By now they had gained a huge following nationally and internationally and in 1973 they released the album Yessongs, with three discs of material from their live shows. It reached No. 7 in the UK and No. 12 in the US. In December of that same year Tales from Topographic Oceans was also released and became their first album to make gold status before it had reached the stores and was also the fourth consecutive gold album they’d released. It made it to the No 1 in the UK and No. 6 in the US.
In 1974 Rick Wakeman, who had issues with their last album, decided to leave the band after they had finished touring and went on to release his own solo material. His replacement was Patrick Moraz who joined the band during their recording of Relayer. It was released in November and included “The Gates of Delirium” which was a 22-minute track. It reached No. 4 in the UK and No. 5 in the US.
In 1975 there was a film released, also entitled Yessongs that showed them in their concerts at the Rainbow Theatre in London in 1972. They also issued the compilation Yesterdaysthat year.
The following year Peter Frampton joined them for a tour of North America. It was during this tour that they had an audience of more than 100,000 in Philadelphia. They later went to Swizerland to record Going for the One and Patrick Moraz left when he was replaced by his predecessor Rick Wakeman who had decided to return as a session musician. The album reached No. 1 in the UK in 1977 and No. 8 in the US. The title track was released as a single and reached No. 25 in the UK and “Wondrous Stories” reached No. 7.
1978 saw the release of Tormato which went to No. 8 in the UK and No. 10 in the USdespite having been criticised as representative of progressive rock from the early 1970s. The accompanying tour was also successful and the band was given the Golden Ticket Award for achieving box office receipts of more than a million dollars.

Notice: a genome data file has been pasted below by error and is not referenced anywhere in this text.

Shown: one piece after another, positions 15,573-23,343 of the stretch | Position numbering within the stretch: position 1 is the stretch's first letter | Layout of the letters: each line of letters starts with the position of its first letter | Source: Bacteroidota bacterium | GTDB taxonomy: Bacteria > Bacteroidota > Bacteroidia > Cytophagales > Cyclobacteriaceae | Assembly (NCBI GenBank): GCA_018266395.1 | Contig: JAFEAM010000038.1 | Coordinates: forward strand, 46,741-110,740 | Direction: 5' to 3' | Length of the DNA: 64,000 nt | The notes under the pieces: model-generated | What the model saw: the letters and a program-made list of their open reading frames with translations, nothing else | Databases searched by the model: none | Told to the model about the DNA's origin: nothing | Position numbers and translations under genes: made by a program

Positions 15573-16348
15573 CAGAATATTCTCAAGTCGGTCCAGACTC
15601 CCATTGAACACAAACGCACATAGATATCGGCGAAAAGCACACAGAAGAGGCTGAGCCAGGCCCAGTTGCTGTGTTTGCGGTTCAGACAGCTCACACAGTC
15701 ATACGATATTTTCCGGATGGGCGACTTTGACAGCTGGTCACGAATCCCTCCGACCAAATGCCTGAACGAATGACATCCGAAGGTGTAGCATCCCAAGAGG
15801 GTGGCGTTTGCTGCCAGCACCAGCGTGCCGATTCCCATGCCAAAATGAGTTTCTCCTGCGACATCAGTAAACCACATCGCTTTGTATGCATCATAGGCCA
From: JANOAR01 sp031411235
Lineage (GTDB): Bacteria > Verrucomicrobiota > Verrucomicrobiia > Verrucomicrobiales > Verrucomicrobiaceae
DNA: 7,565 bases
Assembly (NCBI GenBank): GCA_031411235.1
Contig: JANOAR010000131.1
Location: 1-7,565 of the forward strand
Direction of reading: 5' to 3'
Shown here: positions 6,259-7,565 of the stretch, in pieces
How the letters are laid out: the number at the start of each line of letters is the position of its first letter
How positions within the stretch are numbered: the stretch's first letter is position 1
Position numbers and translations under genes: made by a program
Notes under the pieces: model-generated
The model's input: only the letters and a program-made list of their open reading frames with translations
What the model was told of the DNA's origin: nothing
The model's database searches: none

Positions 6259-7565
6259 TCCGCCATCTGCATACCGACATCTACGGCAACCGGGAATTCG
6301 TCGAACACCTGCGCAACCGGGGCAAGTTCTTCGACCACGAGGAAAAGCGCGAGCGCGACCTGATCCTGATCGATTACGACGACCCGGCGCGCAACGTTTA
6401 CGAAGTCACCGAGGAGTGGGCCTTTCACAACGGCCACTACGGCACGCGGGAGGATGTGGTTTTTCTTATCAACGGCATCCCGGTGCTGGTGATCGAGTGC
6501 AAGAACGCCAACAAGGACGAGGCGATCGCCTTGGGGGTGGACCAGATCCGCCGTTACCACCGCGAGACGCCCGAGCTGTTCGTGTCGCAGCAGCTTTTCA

They went to Paris in 1979 but were beginning to suffer a divide in the band after there was a difference of opinion on whether the sound the band should make more fantasy or heavier rock sounds. It all stopped within a couple of months though as Alan White broke his foot and had to wait before they reconvened in February 1980. Within a month they were basically down to a trio and the finalised album didn’t have involvement by Jon Anderson or Rick Wakeman. Later in 1980 Trevor Horn and Geoffrey Downes of The Buggles were asked to become members and they both performed on the next album Drama which was issued in August. It got to No. 2 in the UK and No. 18 in the US with their follow-up tour receiving mixed reactions even though they managed a record-breaking 16 sold out shows at Madison Square Gardens since 1974 and were presented with a certificate. After they returned to England they decided to all go their own way in the December and released the album Yesshows which went to No. 22 in the UK and No. 43 in the US.
1981 was when they were officially confirmed as having disbanded. Everyone went and did their own thing but the compilation Classic Yes appeared on the shelves in the November.